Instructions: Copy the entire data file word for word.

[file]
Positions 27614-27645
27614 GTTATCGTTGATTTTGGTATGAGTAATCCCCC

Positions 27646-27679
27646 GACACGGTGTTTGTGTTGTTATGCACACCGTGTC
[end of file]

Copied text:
Positions 27614-27645
27614 GTTATCGTTGATTTTGGTATGAGTAATCCCCC

Positions 27646-27679
27646 GACACGGTGTTTGTGTTGTTATGCACACCGTGTC